1. The first point taken is that no review can be granted on grounds falling within Order IX Rule 13 of the Code of Civil Procedure and a party's remedy in such a case is confined to that rule, and as time had admittedly expired in the present case for an application to set aside the ex parte decree under that rule when the review application was filed, it should have been dismissed. We are unable to uphold this contention. If a party can bring his application within the provisions of Order 47 Rule 1 of the Code of Civil Procedure, the fact that he could also have applied under Order IX Rule 13 cannot be treated as a bar to it. See Lal Chet Narain Sahi v. Rampal Manjhi (1911) 16 C.W.N. 643 following Raj Narain Purkait v. Ananga Mohan Bhandari I.L.R. (1899) Cal. 598. We follow these rulings in spite of the dissent of Mr. Justice Roe in Deodip Singh v. Gopal Singh (1916) 1 P.L.J. 547 In Virupakshi Gowd v. Bandappa : (1919)37MLJ59 the view of that learned Judge was not accepted by this Court. It has been ruled by this Court in Full Bench in Krishna Aiyar v. Kuppan Ayyangar I.L.R. (1906) Mad. 54 that a party's right of appeal is not affected by the fact that he had a right under Order IX Rule 13 also which he did not take advantage of and that it is open to the appellate court to set aside the ex parte decree and direct a new trial on grounds falling within Order 9 Rule 13 of the Code of Civil Procedure. If an appeal can be allowed in that manner we see no reason to suppose that a review cannot be allowed on similar grounds.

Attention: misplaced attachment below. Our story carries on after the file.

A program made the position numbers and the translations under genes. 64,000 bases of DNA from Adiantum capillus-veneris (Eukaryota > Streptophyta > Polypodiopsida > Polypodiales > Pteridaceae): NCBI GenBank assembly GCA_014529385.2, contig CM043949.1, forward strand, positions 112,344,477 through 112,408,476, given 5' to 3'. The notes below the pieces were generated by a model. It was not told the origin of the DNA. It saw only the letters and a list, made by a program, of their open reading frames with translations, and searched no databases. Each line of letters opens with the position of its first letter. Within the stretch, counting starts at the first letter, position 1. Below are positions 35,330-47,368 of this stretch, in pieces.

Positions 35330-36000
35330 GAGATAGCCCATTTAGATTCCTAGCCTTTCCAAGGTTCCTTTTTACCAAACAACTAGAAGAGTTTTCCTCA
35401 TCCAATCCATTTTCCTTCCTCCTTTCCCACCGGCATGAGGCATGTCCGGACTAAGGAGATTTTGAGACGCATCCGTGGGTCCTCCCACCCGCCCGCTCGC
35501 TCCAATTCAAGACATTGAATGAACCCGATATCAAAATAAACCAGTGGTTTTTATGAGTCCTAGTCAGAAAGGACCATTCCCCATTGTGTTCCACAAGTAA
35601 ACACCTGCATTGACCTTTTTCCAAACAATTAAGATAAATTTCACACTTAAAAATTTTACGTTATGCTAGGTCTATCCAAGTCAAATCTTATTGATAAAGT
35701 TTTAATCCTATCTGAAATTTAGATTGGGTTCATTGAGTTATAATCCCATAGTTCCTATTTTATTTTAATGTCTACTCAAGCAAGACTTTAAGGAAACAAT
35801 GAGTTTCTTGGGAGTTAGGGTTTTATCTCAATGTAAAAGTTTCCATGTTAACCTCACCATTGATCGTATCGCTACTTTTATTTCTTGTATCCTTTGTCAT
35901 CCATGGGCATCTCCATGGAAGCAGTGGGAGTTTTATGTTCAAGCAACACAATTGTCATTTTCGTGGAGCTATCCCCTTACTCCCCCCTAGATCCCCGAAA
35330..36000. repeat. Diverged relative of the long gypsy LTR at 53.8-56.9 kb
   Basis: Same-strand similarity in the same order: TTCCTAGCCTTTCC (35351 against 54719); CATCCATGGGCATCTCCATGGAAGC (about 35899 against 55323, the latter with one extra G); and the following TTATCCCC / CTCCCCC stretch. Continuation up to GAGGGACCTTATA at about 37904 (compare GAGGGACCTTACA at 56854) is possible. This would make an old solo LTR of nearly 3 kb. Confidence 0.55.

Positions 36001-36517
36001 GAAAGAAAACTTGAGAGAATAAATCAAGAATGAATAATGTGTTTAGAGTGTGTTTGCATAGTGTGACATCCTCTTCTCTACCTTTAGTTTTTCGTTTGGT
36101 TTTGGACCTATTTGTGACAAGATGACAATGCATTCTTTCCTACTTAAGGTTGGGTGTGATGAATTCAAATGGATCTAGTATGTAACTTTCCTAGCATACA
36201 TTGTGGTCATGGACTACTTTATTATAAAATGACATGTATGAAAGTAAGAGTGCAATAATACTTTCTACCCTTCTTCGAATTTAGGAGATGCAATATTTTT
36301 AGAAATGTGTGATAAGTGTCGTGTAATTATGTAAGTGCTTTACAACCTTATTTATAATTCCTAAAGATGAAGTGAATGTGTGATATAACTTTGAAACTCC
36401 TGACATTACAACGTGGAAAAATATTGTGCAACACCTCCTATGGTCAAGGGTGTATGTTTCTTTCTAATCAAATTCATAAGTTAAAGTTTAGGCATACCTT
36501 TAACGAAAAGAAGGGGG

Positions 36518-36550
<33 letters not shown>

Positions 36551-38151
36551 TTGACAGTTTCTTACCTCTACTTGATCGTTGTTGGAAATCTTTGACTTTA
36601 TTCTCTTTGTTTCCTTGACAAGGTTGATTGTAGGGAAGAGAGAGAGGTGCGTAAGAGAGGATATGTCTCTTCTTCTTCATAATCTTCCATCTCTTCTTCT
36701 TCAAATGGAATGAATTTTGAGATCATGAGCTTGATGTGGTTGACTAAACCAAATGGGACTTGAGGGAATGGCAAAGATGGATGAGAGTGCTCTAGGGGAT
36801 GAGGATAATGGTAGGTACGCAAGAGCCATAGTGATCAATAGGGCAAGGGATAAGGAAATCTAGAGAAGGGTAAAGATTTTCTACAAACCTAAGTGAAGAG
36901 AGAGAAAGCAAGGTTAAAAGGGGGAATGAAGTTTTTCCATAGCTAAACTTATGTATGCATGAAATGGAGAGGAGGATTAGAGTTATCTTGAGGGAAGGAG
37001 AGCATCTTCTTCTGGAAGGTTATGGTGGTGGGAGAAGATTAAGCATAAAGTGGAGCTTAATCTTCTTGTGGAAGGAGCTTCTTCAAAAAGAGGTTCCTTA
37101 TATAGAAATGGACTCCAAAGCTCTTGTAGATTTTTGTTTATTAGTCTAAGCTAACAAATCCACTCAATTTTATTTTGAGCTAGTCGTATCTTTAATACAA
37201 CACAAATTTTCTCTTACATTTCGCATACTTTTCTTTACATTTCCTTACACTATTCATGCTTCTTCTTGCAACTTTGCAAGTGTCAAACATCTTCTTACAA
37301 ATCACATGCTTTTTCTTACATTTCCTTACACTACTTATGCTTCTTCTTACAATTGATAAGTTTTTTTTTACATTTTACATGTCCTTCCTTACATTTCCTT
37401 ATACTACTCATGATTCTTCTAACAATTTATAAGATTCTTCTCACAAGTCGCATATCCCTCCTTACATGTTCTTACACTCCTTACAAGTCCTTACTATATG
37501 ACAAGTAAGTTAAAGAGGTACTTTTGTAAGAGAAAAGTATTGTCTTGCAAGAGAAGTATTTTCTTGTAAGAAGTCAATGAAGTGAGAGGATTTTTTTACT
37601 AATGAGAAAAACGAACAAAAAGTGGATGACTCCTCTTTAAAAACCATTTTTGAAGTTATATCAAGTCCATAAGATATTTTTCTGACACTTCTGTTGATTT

2. The next point taken is as to limitation. The review was no doubt filed after the expiry of 90 days from the date of the decree but it is clear from the express language of Section 12(2) of the Limitation Act that the petitioner was entitled to have deducted in his favour, the time taken for obtaining the copy of the judgment on which this review was founded. It was admitted in the lower court that on making this deduction the application was in time. We must therefore overrule this objection.
3. It was finally argued that on the merits there was no ground for setting aside the ex parte decree as petitioner was served in person and could have appeared at the hearing with some diligence. He was living in Ipoh in Federated Malay States when he was served and the lower court has found that he had sufficient reason for his failure to appear. We agree with that finding. We also observe that it is not one of the grounds which can be urged under Order 47 Rule 7 in an appeal from an order granting a review. See Tholan v. Kunhikutty (1912) 24. M.L.J. 93 Maduru Brahmayya v. Vedula Vellamma : (1916)31MLJ509 and Sreenivasa Aiyar v. Nataraja Aiyar (1915) 2. L.W. 366.
4. The appeal fails and is dismissed with costs.